ArizonaArizona Republic reporter, Craig Harris describes an entire sector in precarious financial straits: “Following the abrupt closure of at least three Arizona charter schools over the past year, a new report concludes more than 100 of the state’s charters are in danger of closing because of excessive debt and other financial troubles.  It’s a ‘near certainty’ that more than 50 of the state’s 544 charter schools will close in the near future, according to the report by the Grand Canyon Institute… As a whole, Arizona’s 544 charter schools owe more to creditors than they’re worth as businesses contracted with the state to educate kindergarten to 12th-grade students. ‘Like any business, an overleveraged charter is financially vulnerable and could fail if it then suffers an income loss.’ the report states.”

In dry financial terms, the Grand Canyon Institute warns: “From FY 2014 – FY 2018, the long-term, lease-adjusted debt held by Arizona’s charter sector consistently exceeded the current depreciated value of its property and assets.  On the whole, the sector owes more than it is worth.  A business property or homeowner in this position is deemed to be underwater on their debt.  Like any business, an overleveraged charter is financially vulnerable and could fail if it then suffers an income loss. Ten percent of charter sites are in significant financial distress with closure a near certainty due to excessive debt and poor underlying financials. Another 10 percent are at risk of closure…  Increasingly, charter schools appear to be competing amongst themselves for students as the charter industry is consolidating.  From FY 2014 – FY 2017, 60 percent of growth in student enrollment, known as Average Daily Membership (ADM), was captured by 10 charter companies, while 35 percent of charter companies experienced losses in their ADM during the same period.  Government tax-free bonds and federal charter credit enhancements, which were designed to allow charter holders to acquire educational assets have enabled this overleveraging.”

In his news report, Harris interprets Grand Canyon Institute’s warning in plainer language: “The report’s authors examined financial records including loan documents and school audits submitted to the state for all Arizona charter schools between fiscal 2014 to 2017.  The Grand Canyon Institute found:

  • “Charter schools have $2.56 billion in debt, while their property and assets are valued at $1.4 billion.
  • “The state’s charter market holds 33 percent of all public school debt while educating just 16 percent of Arizona’s 1.1 million public school students.
  • “Arizona charter schools primarily borrow for buildings and classrooms using what are deemed as ‘junk bonds’ with high-interest rates guaranteed by projected enrollment growth.  If the growth does not occur, charters have to spend more on mortgage payments and less in the classroom.”

The charter sectors in Washington, D.C., Detroit and the state of Arizona all demonstrate widespread instability. Portfolio school district governance theory imagines quality control through the ongoing shedding of the failing investments in the portfolio. Through so-called “creative disruption,” it’s proponents promise it will stimulate a spiral of school improvement based on the survival of the fittest schools. But by its very definition, portfolio school governance eliminates one of the key features parents look for in a school: stability.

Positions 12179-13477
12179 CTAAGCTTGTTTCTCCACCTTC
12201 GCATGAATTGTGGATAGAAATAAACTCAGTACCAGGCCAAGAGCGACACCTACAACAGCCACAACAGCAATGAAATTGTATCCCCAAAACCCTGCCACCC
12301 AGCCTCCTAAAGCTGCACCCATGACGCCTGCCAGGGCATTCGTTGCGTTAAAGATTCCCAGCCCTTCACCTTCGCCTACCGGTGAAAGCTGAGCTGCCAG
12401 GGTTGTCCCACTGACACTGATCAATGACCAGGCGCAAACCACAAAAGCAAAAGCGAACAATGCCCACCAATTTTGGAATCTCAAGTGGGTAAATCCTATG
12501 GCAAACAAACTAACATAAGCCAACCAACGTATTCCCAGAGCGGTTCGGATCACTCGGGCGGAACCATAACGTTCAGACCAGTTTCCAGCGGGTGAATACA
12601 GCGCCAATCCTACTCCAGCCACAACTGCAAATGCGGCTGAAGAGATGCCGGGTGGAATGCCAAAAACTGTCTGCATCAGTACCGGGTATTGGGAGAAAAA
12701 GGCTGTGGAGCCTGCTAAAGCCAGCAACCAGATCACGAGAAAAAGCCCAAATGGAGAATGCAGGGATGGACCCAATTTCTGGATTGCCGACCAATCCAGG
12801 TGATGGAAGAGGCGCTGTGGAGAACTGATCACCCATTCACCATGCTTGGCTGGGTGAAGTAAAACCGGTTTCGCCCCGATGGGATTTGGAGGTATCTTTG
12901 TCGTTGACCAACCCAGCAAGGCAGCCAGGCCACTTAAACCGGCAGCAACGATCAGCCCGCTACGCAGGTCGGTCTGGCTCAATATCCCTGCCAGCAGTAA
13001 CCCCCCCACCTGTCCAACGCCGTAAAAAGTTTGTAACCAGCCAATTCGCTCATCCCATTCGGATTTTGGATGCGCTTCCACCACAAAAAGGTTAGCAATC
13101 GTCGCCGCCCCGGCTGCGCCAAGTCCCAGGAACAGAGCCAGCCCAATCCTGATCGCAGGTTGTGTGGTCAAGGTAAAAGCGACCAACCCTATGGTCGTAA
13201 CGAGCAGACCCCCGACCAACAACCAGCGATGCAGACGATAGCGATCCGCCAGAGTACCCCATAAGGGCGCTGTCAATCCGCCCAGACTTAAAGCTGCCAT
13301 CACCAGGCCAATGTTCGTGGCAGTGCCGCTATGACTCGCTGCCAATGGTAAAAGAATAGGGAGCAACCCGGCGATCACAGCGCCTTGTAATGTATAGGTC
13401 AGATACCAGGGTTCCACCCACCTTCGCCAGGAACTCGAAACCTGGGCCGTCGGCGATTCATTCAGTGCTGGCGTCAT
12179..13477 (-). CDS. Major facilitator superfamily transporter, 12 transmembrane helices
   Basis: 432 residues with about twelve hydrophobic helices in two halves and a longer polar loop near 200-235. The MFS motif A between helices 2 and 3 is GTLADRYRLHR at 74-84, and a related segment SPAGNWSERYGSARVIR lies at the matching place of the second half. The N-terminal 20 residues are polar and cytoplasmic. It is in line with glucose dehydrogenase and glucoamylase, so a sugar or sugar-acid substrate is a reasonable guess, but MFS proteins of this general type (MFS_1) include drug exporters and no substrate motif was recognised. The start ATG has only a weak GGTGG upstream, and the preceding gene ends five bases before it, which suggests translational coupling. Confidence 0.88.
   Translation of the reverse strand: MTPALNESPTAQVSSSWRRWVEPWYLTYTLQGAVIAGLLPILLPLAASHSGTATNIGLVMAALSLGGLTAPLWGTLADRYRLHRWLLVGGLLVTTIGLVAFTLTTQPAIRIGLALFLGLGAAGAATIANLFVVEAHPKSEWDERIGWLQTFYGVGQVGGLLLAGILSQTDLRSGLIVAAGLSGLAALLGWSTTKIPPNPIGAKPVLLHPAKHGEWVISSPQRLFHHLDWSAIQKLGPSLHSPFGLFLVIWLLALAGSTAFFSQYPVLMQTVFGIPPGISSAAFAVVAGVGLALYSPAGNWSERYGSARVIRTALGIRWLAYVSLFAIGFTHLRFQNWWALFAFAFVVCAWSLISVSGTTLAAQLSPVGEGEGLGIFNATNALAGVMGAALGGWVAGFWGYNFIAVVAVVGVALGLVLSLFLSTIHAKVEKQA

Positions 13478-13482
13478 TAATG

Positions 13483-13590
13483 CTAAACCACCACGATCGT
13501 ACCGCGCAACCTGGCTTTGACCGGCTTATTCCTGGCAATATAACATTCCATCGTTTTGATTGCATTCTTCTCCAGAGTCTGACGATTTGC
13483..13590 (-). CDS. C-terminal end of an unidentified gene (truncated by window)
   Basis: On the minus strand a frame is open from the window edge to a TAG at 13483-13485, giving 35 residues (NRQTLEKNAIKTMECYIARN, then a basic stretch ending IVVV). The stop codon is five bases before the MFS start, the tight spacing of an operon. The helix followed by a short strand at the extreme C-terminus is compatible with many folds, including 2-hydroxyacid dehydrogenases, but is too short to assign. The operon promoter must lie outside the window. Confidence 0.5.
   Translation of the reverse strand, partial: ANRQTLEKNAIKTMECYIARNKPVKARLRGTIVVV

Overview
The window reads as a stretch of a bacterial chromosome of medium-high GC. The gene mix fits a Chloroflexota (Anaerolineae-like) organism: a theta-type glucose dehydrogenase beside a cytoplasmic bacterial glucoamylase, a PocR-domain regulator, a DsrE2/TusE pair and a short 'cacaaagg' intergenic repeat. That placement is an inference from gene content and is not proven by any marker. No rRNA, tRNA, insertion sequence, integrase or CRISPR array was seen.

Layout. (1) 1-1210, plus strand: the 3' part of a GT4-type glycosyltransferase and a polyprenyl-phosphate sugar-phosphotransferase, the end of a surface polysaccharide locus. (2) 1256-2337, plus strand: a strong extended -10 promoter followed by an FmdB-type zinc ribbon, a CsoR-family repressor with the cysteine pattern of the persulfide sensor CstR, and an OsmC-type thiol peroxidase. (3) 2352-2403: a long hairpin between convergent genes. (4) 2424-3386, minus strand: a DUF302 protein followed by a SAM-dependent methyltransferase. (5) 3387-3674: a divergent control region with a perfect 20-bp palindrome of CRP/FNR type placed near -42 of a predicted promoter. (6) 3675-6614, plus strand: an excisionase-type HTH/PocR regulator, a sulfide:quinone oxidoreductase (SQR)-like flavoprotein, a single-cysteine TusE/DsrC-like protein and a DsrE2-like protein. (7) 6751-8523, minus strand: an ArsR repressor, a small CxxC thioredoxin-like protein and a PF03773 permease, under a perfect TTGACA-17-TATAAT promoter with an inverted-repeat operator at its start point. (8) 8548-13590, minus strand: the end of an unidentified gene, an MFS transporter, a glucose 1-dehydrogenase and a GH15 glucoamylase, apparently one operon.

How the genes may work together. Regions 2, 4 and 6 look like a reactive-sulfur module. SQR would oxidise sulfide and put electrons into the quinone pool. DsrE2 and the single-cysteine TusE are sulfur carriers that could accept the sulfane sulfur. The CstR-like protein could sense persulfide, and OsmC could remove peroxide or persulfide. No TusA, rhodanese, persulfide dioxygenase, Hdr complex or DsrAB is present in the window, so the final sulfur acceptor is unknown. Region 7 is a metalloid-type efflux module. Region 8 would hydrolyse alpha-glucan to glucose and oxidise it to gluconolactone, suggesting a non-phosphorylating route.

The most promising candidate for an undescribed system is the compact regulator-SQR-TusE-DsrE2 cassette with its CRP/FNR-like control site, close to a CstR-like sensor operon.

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3 thoughts on “Portfolio School Governance Creates Unstable Charter Sector with Too Many School Closures

  1. We are an arrogant people. We are an arrogant species… a species that believes that that we have the capacity and the knowledge to “fix” the results of sloppy problem analysis and solution development. Too often this has led and continues to lead to exploitation. We can exploit the people in the name of free enterprise (see the unconscionable rise in insulin costs). We can exploit our natural resources of our planet (speak to the folks in Pennsylvania about the wonders of fracking). We can exploit children (see the impact of charter closures on families and children in the name of arrogant organization and economic theory; see the separation of children from their families in the name of border security).

    We combine this human arrogance with a national belief in exceptionalism. Believing in that exceptionalism prevents us from accepting that we have lessons to learn from others. If America is great why do we have kids and their families treated as funding pawns in the quest to monetize and “profitize” the process of schooling? Using the false measure of greatness (GNP) does not mask the lack of exceptionality in the face of high infant mortality rates, of the virtual disappearance of the middle class, of the need to use GoFundMe campaigns to beg for money to deal with medical and pharmaceutical costs, of the loss of retirement security, etc.). But exceptionalism prevails.

    What if we have exchanged the idea the doing the right thing (providing each and every child with equitable access to and support for learning regardless of income, zip code, or skin color) with doing things right (giving kids choice in their school selection, measuring student learning by [flawed] large scale assessment processes, assuming that school as it exists in wealthy suburbs is sufficient to deal with the challenges of poverty, violence and segregation)? What if our arrogance continues to prevent us from doing more of what works (community schools, intentional levels of social/emotional support)? What if this arrogance prevents us from acknowledging that the beliefs which underpin the school choice, charter, voucher solutions are not only failing but are exposing vulnerable children and their families to the questionable agendas of profit seeking school management companies?